Start with the speakers placed around 30cm out from the rear wall and experiment from there. It’s worth angling them towards the listening position to focus the stereo imaging, but not so much that the boxes are directly pointing at you. Monitor Audio suggests aiming the tweeters so that they cross around a metre or so behind the listener. That works well for us.
Speakers at this level have a difficult job. They have to be unfussy enough to sound good with micro systems while at the same time having enough transparency to make the best of pricier mid-priced electronics. That’s a tough balance that Monitor Audio has traditionally managed well.
The Bronze 100s' specifications are broadly standard for the sector, with a sensitivity of 87dB/W/m and 8ohm nominal impedance. We would expect most price compatible amplifiers to be able to drive such a load without issue. Connection is via two sets of good quality binding posts.
We connect our reference system of Naim ND555/555PS DR music streamer and Burmester 088/911 Mk3 pre/power to pretty much every speaker that comes our way. Such a high-end set-up will show just how good the speakers can sound when fed with an impeccable signal.
But, of course, it’s how they behave with more price-appropriate equipment that really matters, so we also use the Bronze 100s with Marantz’s PM6006 UK amplifier and Rega’s Brio integrated alongside sources that range from our Apple MacBook laptop to Marantz’s CD6006UK CD player.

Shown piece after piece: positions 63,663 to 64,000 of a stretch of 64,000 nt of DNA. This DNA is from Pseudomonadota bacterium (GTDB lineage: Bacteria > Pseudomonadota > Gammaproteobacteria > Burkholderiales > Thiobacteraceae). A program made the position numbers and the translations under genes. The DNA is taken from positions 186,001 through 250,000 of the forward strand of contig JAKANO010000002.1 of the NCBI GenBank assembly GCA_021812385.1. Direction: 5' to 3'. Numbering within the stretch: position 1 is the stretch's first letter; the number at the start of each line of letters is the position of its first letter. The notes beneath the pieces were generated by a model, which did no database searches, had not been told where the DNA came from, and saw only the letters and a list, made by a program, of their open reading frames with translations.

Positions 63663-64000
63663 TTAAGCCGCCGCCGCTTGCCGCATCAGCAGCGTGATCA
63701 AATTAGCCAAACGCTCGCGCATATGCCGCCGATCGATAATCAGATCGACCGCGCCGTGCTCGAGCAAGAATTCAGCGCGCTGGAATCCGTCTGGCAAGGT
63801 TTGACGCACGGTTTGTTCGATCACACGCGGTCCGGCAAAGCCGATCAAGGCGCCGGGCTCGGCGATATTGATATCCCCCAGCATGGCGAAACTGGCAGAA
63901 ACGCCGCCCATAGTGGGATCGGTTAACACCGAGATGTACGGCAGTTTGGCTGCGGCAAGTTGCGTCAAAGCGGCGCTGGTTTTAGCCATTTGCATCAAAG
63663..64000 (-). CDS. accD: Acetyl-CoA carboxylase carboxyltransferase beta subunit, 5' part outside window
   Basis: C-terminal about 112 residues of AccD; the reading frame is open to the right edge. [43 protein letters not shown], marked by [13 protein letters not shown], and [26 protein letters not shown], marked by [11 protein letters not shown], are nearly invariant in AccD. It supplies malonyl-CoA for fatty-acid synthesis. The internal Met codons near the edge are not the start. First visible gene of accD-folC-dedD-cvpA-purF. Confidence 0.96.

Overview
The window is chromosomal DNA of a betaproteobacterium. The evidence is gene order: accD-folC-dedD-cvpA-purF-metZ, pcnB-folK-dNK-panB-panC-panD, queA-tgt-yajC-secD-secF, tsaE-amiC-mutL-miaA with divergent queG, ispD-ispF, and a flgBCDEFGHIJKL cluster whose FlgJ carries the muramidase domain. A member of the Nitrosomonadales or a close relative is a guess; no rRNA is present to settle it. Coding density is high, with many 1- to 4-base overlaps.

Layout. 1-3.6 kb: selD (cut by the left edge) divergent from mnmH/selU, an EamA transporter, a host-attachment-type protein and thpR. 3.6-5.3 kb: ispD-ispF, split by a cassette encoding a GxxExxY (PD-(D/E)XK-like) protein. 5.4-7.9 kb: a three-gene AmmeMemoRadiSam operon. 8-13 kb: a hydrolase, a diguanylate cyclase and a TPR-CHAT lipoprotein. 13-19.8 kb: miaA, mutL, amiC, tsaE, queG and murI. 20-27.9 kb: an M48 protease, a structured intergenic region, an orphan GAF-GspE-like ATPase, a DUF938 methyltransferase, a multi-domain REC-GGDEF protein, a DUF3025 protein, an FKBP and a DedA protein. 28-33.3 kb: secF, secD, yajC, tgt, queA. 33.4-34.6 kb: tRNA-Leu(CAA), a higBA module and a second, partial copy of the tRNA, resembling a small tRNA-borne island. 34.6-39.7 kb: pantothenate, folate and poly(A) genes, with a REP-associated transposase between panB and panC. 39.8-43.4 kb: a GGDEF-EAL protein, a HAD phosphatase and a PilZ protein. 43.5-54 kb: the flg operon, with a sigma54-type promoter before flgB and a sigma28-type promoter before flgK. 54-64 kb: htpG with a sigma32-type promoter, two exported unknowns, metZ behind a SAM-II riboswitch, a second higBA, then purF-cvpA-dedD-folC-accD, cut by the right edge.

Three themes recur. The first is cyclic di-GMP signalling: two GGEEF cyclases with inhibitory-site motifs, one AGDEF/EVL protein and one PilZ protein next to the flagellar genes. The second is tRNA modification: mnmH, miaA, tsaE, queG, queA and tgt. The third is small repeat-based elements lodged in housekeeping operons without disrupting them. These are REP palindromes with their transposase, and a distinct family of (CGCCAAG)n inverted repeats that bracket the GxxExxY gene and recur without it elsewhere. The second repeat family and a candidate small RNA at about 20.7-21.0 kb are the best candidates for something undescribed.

The Bronze 100s aren’t bad performers, but having heard the various generations of Bronze 2s deliver class-leading results, we’re disappointed to report that this new model doesn’t.
On the plus side, those changes in mid/bass and cabinet size help the speakers produce an output of impressive scale and authority. Play Hans Zimmer’s Interstellar OST and the Bronze 100s render a huge sound underpinned by a good hefty slab of bass. They can play loudly too, retaining their composure even when pushed to high levels with demanding music such as this.
The Monitor Audios are also clear and manage to dig up a fair amount of detail. On a dense and demanding track, such as Where We’re Going, they do a good job of separating the various instrumental strands and keeping them easy to follow.
Switching to Melody Gardot’s The Absence shows off the Bronze’s even tonal balance and their impressive agility. They’re upfront, punchy and decently precise, and Gardot’s distinctive voice is well-projected and securely placed front and centre.
So, there are things to admire here, particularly if analysis is your thing. But if you want your speakers to stir the soul then these probably aren’t for you.